(editorial note: glucose was 90 at baseline for ATV group and 93 at week 48, and for EFV group it increased from 90 to 94. Fasting insulin increased significantly for both groups but the clinincal relevance of this increase is not known: 11.3 to 12.3 for ATV group & 9.9 to 11.5 in EFV group).
In a preliminary analysis of resistance mutations noted in those with virologic failure most patients had evidence of the M184V. Genotypes of ATV treated patients showed the characteristic (signature) I50L substitution in 3 of 25 patients. This substitution has been recently described as unique to ATV, and resulted in hypersusceptibility to all other PIs (Colonno, Seville, 2002). Among those failing the EFV based regimen, a high percentage, 13 of 20 (65%), showed the characteristic K103N substitution. Further characterization of failure patterns from ATV treated patients will be forthcoming, but observations from this study confirm the I50L findings from other trials conducted in treatment experienced patients. 30% of patients receiving EFV had AZT mutations (41, 70, 210, 215) and 16% receiving ATV had these mutations.
The results of this study are noteworthy. The fact that ATV appears similar in effectiveness to EFV is impressive. EFV with dual NRTIs, whether Combivir, or lamivudine (3TC) and tenofovir as reported in the recent Gilead Sciences trial, is rightfully the current standard of care. That ATV would be found to have similar effectiveness to EFV will surprise many. The success rate in this trial is however lower than many previous EFV studies. What might account for the apparent difference in performance? Clearly the definition of treatment effectiveness is one factor. Prior studies used a less stringent definition of success. Another factor may be the viral load assay used in this study. Because patients were enrolled from Asia, Africa and South America, an assay capable of detecting clades (strains) other than clade B, the predominant strain in the U.S. and Western Europe, was necessary. The assay used in this study, Roche Amplicor version 1.5, detects virus with greater sensitivity than the conventional PCR assay. Some patients evaluated by version 1.5 showed detectable virus, where if used, version 1.0 would have read undetectable. In a substudy of the trial undertaken in hundreds of patients, use of the version 1.5 assay resulted in detection of HIV-1 RNA in 12% of patients whose viremia had been below the level of detection of the version 1.0 assay. Reported success rates may have been lowered because of this. Finally, it appears that performance in some geographic regions was worse than others. The lowest rates of success were noted at the European sites. This may have reduced the overall performance of both study arms.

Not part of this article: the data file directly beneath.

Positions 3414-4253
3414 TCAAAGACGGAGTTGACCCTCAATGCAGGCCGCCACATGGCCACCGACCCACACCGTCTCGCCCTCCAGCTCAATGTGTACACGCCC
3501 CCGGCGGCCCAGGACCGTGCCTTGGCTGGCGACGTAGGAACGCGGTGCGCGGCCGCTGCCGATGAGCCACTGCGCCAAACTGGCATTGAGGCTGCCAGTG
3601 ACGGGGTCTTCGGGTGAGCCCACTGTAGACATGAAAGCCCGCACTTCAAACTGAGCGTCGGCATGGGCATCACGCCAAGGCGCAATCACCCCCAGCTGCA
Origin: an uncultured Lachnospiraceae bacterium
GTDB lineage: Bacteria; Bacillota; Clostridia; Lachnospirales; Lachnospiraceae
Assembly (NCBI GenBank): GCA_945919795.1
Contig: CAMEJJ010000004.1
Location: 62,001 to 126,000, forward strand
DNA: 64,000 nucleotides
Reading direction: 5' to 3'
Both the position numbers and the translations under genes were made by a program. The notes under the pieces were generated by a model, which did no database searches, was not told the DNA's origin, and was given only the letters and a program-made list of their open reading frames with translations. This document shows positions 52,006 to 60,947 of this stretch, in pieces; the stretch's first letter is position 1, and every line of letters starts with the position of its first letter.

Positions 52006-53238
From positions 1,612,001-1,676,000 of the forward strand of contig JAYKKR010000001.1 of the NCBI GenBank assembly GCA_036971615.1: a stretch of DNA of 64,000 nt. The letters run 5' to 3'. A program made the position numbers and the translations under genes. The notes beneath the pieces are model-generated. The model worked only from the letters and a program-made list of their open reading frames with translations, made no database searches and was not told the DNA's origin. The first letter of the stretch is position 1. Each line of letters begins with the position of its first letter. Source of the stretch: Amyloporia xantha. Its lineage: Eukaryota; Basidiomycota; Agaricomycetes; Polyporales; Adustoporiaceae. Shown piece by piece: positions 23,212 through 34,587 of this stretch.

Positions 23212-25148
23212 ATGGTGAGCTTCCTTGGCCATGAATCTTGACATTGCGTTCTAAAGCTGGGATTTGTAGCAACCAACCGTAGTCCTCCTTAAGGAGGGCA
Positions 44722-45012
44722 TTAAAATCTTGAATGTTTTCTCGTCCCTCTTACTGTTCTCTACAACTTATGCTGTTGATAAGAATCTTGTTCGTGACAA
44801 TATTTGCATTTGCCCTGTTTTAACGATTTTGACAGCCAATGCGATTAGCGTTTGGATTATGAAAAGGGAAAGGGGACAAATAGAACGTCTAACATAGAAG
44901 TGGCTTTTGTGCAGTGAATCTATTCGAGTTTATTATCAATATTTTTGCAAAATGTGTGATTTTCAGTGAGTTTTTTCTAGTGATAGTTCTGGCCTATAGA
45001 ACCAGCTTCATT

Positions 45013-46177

Finally how can the clinician and community account for the relatively modest effect of ATV when tested against NFV and the success against EFV? Clinical studies do not always yield the same results. The scientific method requires confirmation of research findings, and contradictory results often occur. Study populations may differ, and as a rule cross study comparisons should be avoided. The true effectiveness and utility of ATV may not be known until it is used more widely, both in subsequent clinical trials and in the community.
Despite the caveats noted above, this study surely places atazanavir among the agents to be considered early in HAART therapy. While its effectiveness in treatment naive patients when tested against nelfinavir was less impressive, the current study should prompt reconsideration of ATV's potency. Results of the treatment experienced trial against Kaletra are eagerly awaited to more fully define the place in HIV treatment for this agent. Meanwhile, the low pill burden (2 per day), single daily dosing, favorable lipid and glucose profiles, and, to date, novel resistance pattern suggest that ATV will find a place in treatment of HIV infected patients requiring a protease inhibitor. Further studies of combining ATV with other PIs, the use of ATV with the NNRTIs EFV and NVP which induce ATV metabolism and thus lower ATV exposures, as well as important drug interaction studies are underway. These datasets will likely be completed and reported at upcoming meetings prior to the anticipated approval of ATV in mid-2003.